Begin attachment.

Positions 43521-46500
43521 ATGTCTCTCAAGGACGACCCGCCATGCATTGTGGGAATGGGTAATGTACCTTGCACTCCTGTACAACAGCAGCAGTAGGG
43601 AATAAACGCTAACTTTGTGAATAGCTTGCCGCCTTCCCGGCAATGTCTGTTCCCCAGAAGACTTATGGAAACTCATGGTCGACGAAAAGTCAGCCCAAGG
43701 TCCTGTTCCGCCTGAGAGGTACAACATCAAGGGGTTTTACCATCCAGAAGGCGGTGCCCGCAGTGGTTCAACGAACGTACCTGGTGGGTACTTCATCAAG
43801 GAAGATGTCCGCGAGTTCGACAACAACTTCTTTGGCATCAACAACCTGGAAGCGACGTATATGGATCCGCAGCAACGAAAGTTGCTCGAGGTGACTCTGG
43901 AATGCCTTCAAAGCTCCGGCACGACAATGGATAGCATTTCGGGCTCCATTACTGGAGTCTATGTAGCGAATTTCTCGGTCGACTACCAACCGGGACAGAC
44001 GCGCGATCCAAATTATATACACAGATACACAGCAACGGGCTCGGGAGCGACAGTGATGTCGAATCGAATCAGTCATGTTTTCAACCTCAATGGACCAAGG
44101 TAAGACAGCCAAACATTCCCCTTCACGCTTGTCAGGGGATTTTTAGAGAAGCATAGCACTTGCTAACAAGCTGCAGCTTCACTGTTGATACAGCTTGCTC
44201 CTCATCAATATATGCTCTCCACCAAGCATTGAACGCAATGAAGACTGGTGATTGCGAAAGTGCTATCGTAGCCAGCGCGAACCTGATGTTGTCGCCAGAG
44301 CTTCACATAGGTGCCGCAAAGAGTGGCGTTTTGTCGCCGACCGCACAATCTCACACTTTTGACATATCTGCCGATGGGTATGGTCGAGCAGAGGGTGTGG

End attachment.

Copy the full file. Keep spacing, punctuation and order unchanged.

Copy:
Positions 43521-46500
43521 ATGTCTCTCAAGGACGACCCGCCATGCATTGTGGGAATGGGTAATGTACCTTGCACTCCTGTACAACAGCAGCAGTAGGG
43601 AATAAACGCTAACTTTGTGAATAGCTTGCCGCCTTCCCGGCAATGTCTGTTCCCCAGAAGACTTATGGAAACTCATGGTCGACGAAAAGTCAGCCCAAGG
43701 TCCTGTTCCGCCTGAGAGGTACAACATCAAGGGGTTTTACCATCCAGAAGGCGGTGCCCGCAGTGGTTCAACGAACGTACCTGGTGGGTACTTCATCAAG
43801 GAAGATGTCCGCGAGTTCGACAACAACTTCTTTGGCATCAACAACCTGGAAGCGACGTATATGGATCCGCAGCAACGAAAGTTGCTCGAGGTGACTCTGG
43901 AATGCCTTCAAAGCTCCGGCACGACAATGGATAGCATTTCGGGCTCCATTACTGGAGTCTATGTAGCGAATTTCTCGGTCGACTACCAACCGGGACAGAC
44001 GCGCGATCCAAATTATATACACAGATACACAGCAACGGGCTCGGGAGCGACAGTGATGTCGAATCGAATCAGTCATGTTTTCAACCTCAATGGACCAAGG
44101 TAAGACAGCCAAACATTCCCCTTCACGCTTGTCAGGGGATTTTTAGAGAAGCATAGCACTTGCTAACAAGCTGCAGCTTCACTGTTGATACAGCTTGCTC
44201 CTCATCAATATATGCTCTCCACCAAGCATTGAACGCAATGAAGACTGGTGATTGCGAAAGTGCTATCGTAGCCAGCGCGAACCTGATGTTGTCGCCAGAG
44301 CTTCACATAGGTGCCGCAAAGAGTGGCGTTTTGTCGCCGACCGCACAATCTCACACTTTTGACATATCTGCCGATGGGTATGGTCGAGCAGAGGGTGTGG